Judicial Activism

Ten Years Ago

Ten years ago about this moment (as I'm typing this paragraph the anniversary will occur) we were getting ready for chapel on the campus of OBU. It was our annual Hyde Park Day chapel when candidates for positions in the student government speak and otherwise the students recognize folk for their service. I was running for SGA Vice President and so was very busy that morning. Chapel begins at 10. As folk were coming in, my good friend Matt Miles came up on the platform and told us there had been an explosion in downtown OKC, but he didn't know any details. We went on with our service. At some point, I guess someone passed a note to Pancho Romero who was the Jazz Band conductor and who was leading music that day. At the very end of chapel he walked up to the microphone and read a message that the federal building had been bombed. The entire room sat in stunned silence.

After chapel there is annually a lunch for the SGA leadership, candidates, and Student Development staff. As we sat at lunch, my table suddenly realized that we'd have to make changes in the Spring Affair show that was already in rehearsal and would be that Saturday night. That show had a Superheros theme and the entire plot of the show centered around a bomb threat. We begin even in that lunch to make changes to the script.

My dear friend Ann Miller and I left the lunch and went over to the upstairs tv lounge, which was oddly empty (the downstairs one was packed), and got our first glimpses of the devastation. I went back to the apartment and skipped class that day, watching the hours and hours and hours of broadcast until we were all so numb. It was hard to think or to feel at first because it was impossible to comprehend. And we were all afraid. What if there was more? We sat near I-40 and were a pretty prominent spot. Most of us had never known that sort of fear before.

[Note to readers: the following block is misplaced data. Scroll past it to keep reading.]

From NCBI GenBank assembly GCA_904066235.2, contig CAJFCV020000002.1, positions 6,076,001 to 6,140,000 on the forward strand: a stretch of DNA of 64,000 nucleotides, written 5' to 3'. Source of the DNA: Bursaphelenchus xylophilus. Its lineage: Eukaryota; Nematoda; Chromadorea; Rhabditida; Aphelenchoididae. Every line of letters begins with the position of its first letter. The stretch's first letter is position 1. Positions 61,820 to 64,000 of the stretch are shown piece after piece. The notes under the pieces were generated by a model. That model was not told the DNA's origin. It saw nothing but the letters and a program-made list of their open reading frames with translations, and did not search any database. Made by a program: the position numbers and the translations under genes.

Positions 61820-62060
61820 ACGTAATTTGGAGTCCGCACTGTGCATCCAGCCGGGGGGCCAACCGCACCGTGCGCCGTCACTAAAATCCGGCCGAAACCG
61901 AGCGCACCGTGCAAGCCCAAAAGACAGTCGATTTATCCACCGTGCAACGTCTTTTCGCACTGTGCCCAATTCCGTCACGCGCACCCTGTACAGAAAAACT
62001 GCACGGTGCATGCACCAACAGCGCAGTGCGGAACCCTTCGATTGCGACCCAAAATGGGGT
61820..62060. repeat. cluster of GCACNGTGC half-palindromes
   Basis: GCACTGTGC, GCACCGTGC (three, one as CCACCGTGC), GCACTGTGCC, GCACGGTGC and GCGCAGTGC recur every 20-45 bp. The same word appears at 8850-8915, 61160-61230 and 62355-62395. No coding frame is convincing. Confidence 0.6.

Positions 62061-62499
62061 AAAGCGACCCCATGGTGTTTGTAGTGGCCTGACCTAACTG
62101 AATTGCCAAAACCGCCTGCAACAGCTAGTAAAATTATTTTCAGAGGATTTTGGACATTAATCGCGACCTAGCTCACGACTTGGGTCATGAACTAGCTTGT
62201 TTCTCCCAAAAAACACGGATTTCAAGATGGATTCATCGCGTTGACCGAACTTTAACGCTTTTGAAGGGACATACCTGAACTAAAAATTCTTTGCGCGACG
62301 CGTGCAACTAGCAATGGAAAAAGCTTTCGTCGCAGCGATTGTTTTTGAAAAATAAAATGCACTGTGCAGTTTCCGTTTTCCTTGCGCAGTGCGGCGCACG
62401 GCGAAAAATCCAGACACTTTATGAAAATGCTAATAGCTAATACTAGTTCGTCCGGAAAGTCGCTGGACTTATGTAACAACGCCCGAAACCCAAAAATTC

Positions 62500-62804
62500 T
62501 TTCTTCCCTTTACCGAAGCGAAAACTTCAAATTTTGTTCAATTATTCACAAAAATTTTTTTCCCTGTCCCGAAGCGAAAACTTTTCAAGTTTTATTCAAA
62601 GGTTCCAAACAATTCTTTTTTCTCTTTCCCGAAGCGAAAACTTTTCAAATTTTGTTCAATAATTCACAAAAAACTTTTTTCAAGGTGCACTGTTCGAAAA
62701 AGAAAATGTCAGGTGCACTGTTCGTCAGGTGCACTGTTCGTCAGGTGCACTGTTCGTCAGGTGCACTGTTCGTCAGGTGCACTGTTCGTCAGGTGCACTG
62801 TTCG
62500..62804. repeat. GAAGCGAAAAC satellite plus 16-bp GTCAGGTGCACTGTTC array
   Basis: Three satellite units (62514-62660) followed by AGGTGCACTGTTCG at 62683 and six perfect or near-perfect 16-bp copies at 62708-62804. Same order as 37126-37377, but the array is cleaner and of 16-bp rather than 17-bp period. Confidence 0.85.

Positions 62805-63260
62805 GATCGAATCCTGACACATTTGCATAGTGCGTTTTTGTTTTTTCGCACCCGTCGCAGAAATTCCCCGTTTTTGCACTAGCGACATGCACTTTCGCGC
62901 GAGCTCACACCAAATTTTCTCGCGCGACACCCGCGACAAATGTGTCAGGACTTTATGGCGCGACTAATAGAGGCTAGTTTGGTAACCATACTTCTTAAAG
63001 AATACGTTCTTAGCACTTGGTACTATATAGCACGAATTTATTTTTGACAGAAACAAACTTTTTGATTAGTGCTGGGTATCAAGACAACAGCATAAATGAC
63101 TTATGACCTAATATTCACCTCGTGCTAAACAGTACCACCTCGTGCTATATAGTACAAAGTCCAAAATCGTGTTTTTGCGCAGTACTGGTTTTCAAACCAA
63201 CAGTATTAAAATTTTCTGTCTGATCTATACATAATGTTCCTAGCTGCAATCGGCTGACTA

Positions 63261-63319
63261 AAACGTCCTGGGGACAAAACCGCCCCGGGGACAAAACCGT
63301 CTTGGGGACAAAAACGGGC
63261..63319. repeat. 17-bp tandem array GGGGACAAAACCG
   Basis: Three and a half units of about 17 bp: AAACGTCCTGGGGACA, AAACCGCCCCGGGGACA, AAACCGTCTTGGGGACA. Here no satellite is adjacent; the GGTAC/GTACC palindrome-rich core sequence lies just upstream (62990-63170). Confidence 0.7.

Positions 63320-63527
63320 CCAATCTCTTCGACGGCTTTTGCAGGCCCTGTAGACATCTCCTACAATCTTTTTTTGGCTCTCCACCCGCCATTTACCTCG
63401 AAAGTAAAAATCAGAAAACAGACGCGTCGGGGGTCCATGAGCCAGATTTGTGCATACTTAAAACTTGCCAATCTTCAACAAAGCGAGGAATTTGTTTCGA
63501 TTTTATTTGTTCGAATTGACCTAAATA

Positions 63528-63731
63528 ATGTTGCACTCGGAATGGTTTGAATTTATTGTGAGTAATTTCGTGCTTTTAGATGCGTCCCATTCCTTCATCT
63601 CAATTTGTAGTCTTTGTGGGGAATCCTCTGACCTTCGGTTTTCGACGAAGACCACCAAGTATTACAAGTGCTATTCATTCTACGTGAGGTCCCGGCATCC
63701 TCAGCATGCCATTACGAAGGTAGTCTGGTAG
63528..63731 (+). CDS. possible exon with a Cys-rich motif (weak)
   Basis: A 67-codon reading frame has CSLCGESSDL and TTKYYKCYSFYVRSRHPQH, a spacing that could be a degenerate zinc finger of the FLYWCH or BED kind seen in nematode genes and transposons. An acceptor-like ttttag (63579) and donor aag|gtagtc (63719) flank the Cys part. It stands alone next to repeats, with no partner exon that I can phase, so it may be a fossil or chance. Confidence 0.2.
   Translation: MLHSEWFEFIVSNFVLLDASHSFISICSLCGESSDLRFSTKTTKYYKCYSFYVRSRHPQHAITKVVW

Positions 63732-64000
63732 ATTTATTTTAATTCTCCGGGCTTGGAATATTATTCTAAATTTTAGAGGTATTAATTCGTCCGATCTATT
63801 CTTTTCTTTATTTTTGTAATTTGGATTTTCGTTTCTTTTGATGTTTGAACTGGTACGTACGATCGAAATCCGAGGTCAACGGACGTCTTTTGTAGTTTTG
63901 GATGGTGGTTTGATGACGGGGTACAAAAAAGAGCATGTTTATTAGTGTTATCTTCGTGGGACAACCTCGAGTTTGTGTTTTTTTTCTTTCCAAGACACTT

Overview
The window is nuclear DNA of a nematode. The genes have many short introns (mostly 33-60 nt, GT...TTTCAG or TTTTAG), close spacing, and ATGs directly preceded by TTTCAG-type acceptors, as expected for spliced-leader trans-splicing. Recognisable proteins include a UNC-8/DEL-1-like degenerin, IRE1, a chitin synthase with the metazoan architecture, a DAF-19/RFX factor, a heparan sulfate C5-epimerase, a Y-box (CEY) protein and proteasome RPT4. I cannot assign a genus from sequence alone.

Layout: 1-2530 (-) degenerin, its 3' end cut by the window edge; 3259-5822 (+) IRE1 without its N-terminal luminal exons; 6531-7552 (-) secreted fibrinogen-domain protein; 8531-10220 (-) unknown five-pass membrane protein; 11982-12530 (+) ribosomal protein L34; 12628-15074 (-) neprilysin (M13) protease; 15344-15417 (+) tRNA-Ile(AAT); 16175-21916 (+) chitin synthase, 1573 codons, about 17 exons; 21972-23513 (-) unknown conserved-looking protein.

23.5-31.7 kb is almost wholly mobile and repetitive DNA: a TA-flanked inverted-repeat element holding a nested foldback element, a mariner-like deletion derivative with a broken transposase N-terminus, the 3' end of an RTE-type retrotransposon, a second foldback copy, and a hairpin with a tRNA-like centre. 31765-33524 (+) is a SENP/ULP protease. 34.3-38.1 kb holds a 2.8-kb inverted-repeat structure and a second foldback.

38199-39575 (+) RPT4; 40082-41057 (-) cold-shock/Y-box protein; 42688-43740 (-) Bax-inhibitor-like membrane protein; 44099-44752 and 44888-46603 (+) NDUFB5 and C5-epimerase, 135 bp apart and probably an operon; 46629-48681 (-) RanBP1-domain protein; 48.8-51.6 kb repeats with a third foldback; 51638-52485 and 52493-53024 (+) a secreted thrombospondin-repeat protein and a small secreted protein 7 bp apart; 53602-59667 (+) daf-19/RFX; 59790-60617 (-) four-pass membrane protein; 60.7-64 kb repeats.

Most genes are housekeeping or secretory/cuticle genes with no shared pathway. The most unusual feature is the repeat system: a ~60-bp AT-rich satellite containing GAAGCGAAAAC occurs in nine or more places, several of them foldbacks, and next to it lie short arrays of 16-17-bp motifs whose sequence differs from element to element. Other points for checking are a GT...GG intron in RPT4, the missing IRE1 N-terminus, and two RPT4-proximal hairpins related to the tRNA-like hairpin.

I still think the OKC bombing has a horror not contained in other disasters. We expect our foreign enemies to conspire to attack us. And I think we somewhat realize they'll go after major cities and prominent targets. But this was one of our own people. In the heartland of the country. In Oklahoma City for goodness sake. Bombing a building that though it had some law enforcement was most full of secretaries and functionaries and children. What horror.


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They showed some footage of the memorial this morning on various news programs here in Chicago.
Ten years ago. I still get chills thinking of it.
One of the few ways I think I'm proud of Oklahoma is the awesome memorial built ont he site of the Murrah building. It's one of very few memorials I've seen in my life that actually present as a joyful tribute.


It looks like you and I wrote on the same topic today, Scott. I remember that my mom (a state employee) was sent home immediately, and wasn't told why. She heard about it over the radio as she left Oklahoma City, and saw the smoke.

Many of my coworkers immediately hopped in their cars and drove to the bomb site, just to look at it. They said (and rightly so, I guess) that it was a historic moment. I chose to stay home and cry. In fact, I've never been to that site in over 10 years.


people were already watching the downstairs gc tv as i breezed through on the way to chapel that day. i didn't look at it, figured it was something about oj simpson. i did go to the site later that may before it came down...

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